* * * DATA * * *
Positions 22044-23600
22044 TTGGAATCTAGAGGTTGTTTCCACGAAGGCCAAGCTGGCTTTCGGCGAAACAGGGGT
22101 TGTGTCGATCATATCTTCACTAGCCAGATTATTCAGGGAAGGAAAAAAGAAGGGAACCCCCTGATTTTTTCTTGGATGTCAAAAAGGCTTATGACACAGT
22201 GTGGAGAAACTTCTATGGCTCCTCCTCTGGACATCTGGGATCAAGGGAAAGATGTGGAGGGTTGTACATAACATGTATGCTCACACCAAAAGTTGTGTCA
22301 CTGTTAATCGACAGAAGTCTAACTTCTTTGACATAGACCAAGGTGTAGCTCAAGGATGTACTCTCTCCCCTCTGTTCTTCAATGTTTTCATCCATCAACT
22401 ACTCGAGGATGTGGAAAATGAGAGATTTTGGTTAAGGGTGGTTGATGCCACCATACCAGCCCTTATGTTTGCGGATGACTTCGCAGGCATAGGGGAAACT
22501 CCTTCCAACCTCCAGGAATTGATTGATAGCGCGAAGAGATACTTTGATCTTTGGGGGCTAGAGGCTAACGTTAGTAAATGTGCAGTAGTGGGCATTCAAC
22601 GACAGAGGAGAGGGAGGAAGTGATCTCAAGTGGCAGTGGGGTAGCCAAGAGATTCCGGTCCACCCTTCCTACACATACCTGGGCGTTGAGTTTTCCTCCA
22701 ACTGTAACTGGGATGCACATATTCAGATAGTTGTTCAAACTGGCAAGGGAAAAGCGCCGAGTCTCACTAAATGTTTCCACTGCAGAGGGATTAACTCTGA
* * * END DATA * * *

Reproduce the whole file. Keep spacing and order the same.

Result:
Positions 22044-23600
22044 TTGGAATCTAGAGGTTGTTTCCACGAAGGCCAAGCTGGCTTTCGGCGAAACAGGGGT
22101 TGTGTCGATCATATCTTCACTAGCCAGATTATTCAGGGAAGGAAAAAAGAAGGGAACCCCCTGATTTTTTCTTGGATGTCAAAAAGGCTTATGACACAGT
22201 GTGGAGAAACTTCTATGGCTCCTCCTCTGGACATCTGGGATCAAGGGAAAGATGTGGAGGGTTGTACATAACATGTATGCTCACACCAAAAGTTGTGTCA
22301 CTGTTAATCGACAGAAGTCTAACTTCTTTGACATAGACCAAGGTGTAGCTCAAGGATGTACTCTCTCCCCTCTGTTCTTCAATGTTTTCATCCATCAACT
22401 ACTCGAGGATGTGGAAAATGAGAGATTTTGGTTAAGGGTGGTTGATGCCACCATACCAGCCCTTATGTTTGCGGATGACTTCGCAGGCATAGGGGAAACT
22501 CCTTCCAACCTCCAGGAATTGATTGATAGCGCGAAGAGATACTTTGATCTTTGGGGGCTAGAGGCTAACGTTAGTAAATGTGCAGTAGTGGGCATTCAAC
22601 GACAGAGGAGAGGGAGGAAGTGATCTCAAGTGGCAGTGGGGTAGCCAAGAGATTCCGGTCCACCCTTCCTACACATACCTGGGCGTTGAGTTTTCCTCCA
22701 ACTGTAACTGGGATGCACATATTCAGATAGTTGTTCAAACTGGCAAGGGAAAAGCGCCGAGTCTCACTAAATGTTTCCACTGCAGAGGGATTAACTCTGA